Well like them or not, I looked in some of the local beach shops for a pair of sandals, and decided that I would just have to pass on spending fifty plus dollars on a pair of incomplete shoes. Unfortunately, the high price of unfinished footwear led me to the purchase of an item that I have not had on my feet since I was six: the “flip-flop”.

I see people in all walks of life, all over the country, in all types of both urban and rural settings with flip-flops upon their feet. In fact I was discussing my experience with a gentleman I met down at the hotel’s pool area named Lee, who told me that he, on occasion, even rides his Harley wearing flip-flops. So my question to all of you people who seem to get around with the seeming ease of mobility while having the soles of your shoes held in place by nothing more that a string between your toes is: How in the hell do you do it?

For crying out loud, I could barely get from one block to the next, and I am not too proud to admit that it took a conscious effort to accomplish this. First let me say that I do not like the sensation of anything being between my toes. I don’t do toe socks, toe rings, and there is no way that I am even going to attempt to to try on a pair of the new five finger shoes that have become so popular; not gonna happen. But just a few years ago I couldn’t stand for my food to touch. In fact I would prefer all of my edibles to come served on individual plates, but hey, now I can eat fajitas no problem. Baby steps right? So, I strap these things between my toes and off I go.

I don’t take two steps before my brain realizes that something is going seriously wrong. I would guess that the communication between my brain and the rest of my body is going something like this:

Brain: Ok everyone, we’re trying out some new shoes, so lets get him up to speed and then we’ll switch over to auto-pilot.

Body: Understood we are ready for walking procedures.

Toes: There seems to be something stuck between us, but it is causing no real discomfort.

Brain: That is part of the new shoes; It should be ok. Are we ok to launch?

Body: Ready.

(A few steps later)

Inner Ear: Losing power!

Brain: Feet! What the hell is going on down there!?

Feet: Toes are curling, sir.

Brain: Toes, Report!

Toes: The footwear is not attached! Repeat, the footwear is NOT attached! We are curling in an attempt to grip the shoe.

Brain: Understood, good work. Arms! For crying out loud slow your pace before you put him over on his face!

Arms: Sorry, sir. Slowing.

Brain: Heart! Lungs! Relax down there. We had some minor issues with the new shoes, but the toes are compensating.

Heart and Lungs in unison: We percieved danger! Are you absolutely sure that additional oxygen flow is not required.

Brain: Affirmative Heart and Lungs, there is NO danger. Stand down. I repeat, stand down.

Inner Ear: Power is back up, sir. Balance is reengaging.

Brain: Systems check.

Body: Running at 94 percent, sir.

Brain: Toes?

Toes: We’re holding our own, sir.

Brain: Good work. Keep it up.

And this is how the rest of my day went. Me attempting to maneuver around the streets of an unfamiliar city, while a portion of my brain is devoted to making sure that my shoes stay on my feet. Thankfully I had the presence of mind to remove the flip-flop while driving, before I became a danger to everyone else and not just myself. Driving barefoot is equally uncomfortable, but I believe that should be a blog all unto itself. For now let me just say that driving barefoot is intentionally making something that you have done a million times suddenly uncomfortable by removing clothing. Driving barefoot would be similar to grocery shopping in a speedo.

I managed to survive day one of wearing one of the most dangerous garments ever created by man, and I look forward taking them off at the end of day two. And so do my toes, who have to spend yet another day gripping the soles of an incomplete shoe to insure that it remains in place. For them it’s just one more day in This World of Hurt.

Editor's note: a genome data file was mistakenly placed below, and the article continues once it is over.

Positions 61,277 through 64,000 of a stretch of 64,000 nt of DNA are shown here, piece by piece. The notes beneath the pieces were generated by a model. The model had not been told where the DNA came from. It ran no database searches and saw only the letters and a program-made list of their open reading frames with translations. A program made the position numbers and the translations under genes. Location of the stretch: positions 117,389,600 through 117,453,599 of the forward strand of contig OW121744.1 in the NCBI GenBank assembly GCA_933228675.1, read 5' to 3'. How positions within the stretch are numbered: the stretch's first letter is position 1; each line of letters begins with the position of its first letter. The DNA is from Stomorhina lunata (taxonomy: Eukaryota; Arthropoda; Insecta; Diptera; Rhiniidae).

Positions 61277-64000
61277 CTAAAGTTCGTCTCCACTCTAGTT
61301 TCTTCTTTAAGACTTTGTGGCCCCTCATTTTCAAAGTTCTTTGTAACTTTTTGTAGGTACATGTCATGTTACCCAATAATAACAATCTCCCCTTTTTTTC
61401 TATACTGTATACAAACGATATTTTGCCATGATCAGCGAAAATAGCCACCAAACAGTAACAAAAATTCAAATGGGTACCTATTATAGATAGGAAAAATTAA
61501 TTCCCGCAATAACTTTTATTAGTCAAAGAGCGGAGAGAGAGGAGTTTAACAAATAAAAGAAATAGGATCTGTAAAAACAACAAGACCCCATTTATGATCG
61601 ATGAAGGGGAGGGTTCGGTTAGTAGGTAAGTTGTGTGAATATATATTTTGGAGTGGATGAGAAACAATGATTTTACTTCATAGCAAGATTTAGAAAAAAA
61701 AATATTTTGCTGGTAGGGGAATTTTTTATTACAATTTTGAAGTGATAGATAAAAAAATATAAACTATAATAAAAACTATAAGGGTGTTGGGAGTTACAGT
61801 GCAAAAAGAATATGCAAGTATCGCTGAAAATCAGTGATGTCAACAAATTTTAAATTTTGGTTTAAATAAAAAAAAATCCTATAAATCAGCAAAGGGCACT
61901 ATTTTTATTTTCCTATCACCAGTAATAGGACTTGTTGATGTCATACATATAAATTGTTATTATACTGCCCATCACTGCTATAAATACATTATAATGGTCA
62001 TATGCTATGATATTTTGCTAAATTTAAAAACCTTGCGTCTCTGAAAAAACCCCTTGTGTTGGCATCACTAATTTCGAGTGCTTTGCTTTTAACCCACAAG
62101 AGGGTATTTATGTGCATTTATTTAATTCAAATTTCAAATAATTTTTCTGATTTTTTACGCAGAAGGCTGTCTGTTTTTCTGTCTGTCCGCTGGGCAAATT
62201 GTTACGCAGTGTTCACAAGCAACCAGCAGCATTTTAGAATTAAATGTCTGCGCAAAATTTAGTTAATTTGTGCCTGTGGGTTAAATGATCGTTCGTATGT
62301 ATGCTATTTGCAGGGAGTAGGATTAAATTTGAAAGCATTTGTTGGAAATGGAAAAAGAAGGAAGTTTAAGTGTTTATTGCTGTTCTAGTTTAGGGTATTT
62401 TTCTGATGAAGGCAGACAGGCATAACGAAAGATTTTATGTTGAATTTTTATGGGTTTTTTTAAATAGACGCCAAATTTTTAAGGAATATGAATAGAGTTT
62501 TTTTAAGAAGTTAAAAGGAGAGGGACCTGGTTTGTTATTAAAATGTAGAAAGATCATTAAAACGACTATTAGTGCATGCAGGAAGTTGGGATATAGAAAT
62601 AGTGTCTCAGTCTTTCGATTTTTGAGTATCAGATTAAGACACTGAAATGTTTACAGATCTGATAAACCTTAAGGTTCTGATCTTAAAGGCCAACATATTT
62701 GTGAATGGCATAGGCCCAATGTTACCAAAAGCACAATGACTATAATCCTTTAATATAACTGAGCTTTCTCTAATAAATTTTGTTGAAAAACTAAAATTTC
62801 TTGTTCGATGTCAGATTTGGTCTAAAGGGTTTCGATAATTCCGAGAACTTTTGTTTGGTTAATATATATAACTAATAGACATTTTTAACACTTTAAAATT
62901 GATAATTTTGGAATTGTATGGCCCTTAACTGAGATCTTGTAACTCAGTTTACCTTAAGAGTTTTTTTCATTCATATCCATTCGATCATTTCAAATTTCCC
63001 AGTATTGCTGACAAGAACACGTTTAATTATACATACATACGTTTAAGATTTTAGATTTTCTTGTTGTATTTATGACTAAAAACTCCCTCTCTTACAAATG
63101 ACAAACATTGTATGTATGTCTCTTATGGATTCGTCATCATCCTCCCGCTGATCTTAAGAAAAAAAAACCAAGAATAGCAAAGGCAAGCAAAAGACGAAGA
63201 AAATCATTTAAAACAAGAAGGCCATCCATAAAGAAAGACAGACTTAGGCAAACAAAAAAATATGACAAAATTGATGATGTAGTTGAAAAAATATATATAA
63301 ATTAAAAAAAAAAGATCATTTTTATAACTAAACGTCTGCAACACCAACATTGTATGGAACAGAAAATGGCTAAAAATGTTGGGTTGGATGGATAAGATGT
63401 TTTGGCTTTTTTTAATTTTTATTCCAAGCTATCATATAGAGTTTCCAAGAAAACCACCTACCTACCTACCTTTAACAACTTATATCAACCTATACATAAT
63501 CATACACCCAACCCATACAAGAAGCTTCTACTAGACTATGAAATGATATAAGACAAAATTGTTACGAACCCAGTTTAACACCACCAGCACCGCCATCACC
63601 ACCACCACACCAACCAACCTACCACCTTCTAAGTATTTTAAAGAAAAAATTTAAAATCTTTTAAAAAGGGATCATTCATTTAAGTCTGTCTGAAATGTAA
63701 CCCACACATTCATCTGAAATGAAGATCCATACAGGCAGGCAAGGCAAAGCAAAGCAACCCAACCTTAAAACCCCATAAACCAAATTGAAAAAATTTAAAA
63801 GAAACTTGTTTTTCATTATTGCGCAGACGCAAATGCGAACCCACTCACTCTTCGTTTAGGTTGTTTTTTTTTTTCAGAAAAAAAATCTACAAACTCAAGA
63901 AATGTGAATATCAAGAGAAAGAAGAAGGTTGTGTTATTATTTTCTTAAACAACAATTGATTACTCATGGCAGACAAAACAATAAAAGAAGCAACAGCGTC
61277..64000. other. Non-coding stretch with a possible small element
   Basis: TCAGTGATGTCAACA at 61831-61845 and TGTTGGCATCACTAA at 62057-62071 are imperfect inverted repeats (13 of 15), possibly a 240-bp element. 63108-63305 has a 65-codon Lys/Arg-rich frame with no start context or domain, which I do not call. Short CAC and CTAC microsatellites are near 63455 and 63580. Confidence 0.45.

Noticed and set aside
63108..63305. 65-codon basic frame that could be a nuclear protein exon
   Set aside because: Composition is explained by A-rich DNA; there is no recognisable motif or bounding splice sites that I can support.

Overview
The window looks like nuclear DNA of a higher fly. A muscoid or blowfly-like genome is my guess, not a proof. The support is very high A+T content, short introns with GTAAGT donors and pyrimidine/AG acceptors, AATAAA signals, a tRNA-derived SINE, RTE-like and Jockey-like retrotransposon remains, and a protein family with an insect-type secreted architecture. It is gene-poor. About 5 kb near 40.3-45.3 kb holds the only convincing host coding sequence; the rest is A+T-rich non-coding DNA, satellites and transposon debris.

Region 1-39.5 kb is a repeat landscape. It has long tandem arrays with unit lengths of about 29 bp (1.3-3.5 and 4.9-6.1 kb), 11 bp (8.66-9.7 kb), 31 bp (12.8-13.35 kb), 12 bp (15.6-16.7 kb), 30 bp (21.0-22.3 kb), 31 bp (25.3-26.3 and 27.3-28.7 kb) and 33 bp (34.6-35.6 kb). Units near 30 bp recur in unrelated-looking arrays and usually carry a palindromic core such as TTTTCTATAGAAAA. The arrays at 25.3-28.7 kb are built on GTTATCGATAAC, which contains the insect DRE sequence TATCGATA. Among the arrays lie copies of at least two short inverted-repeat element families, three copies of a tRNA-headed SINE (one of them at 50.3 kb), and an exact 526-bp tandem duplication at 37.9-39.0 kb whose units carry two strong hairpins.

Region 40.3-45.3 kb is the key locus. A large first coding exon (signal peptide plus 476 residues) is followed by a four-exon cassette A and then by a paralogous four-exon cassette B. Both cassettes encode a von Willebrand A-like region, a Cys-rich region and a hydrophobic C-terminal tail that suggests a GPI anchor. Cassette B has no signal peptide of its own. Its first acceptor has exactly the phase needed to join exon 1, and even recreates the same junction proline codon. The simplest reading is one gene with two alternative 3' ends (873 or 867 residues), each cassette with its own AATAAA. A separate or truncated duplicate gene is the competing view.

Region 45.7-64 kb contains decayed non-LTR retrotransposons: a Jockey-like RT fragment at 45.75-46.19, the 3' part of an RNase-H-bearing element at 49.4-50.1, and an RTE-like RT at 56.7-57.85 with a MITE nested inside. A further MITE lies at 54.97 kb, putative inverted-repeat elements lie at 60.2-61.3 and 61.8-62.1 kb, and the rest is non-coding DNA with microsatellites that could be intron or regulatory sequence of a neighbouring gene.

Books, Shoes, Life, and Death

In baths, books, children, death, dogs, life, love, Moms, shoes on May 15, 2011 at 6:13 pm

There are a couple of things that my wife truly loves. One, she loves to read books. She’s always in search of a well-told story and she enjoys many different kinds of literature. However she will always eventually circle back to the tried and true romance novels. She will buy a new one—usually a six or seven dollar paperback—read it intently, transporting it from room to room, occasionally bursting out in laughter, all leading up to the inevitable waterworks. What is it with crying? This seems kind of unreal to me, but when a female cries, she may be neither sad, nor be in any kind of pain. In fact, I have discovered the full gambit of human emotion could at any time be expressed through tears. So when a woman cries, she could be sad… or overjoyed, or angry, or stressed out, or completely indifferent and upset about the fact that they feel completely indifferent, or it could be that there is just currently too much information running through her head to be processed at one time. All you can do is ask her what’s wrong, and chances are she will respond between sniffles by saying, “nothing”.  If that wasn’t strange enough, they will seek out forms of entertainment such as television, cinema, and books that will evoke this very particular response.  Girls are weird.

Anyway, the second thing that my wife truly loves are shoes; specifically high heels—around five to six inches—and I have to say that I dig the whole “love for heels” thing. After all, high-heeled shoes are sexy; are they not? I mean how often do you hear some guy say, “Hey, did anyone see that gorgeous bombshell in the flats?” I don’t love it so much when we go on any kind of road trip, mainly because of the amount of shoes that are brought along. But you never know what you’re going to do on vacation, and—of course—any outfit that may be worn for any particular outing or event is going to have to start with the perfect pair of shoes. Needless to say, however, whenever we travel, at least one suitcase is going to be full of various makes and models of elevated footwear.

Now, as it happened one sunny afternoon, I arrived home with a carload of my young ladies. The teenager and mom had not left school yet when I followed the younger kids through the front door of our home. I was forced to remain just inside the entryway as the children had formed a human roadblock, keeping me from proceeding to the living room. I instructed them to keep moving, reminding them that my hands were full, and gently tried to nudged them from behind. But, it was if they either didn’t hear me, or were incapable of moving at all. Then, as they stood there frozen, whatever items they were carrying suddenly dropped to the floor, their limbs, paralyzed with shock. I continued—for a moment longer—with my orders to keep a forward motion when I saw for myself what had petrified my children.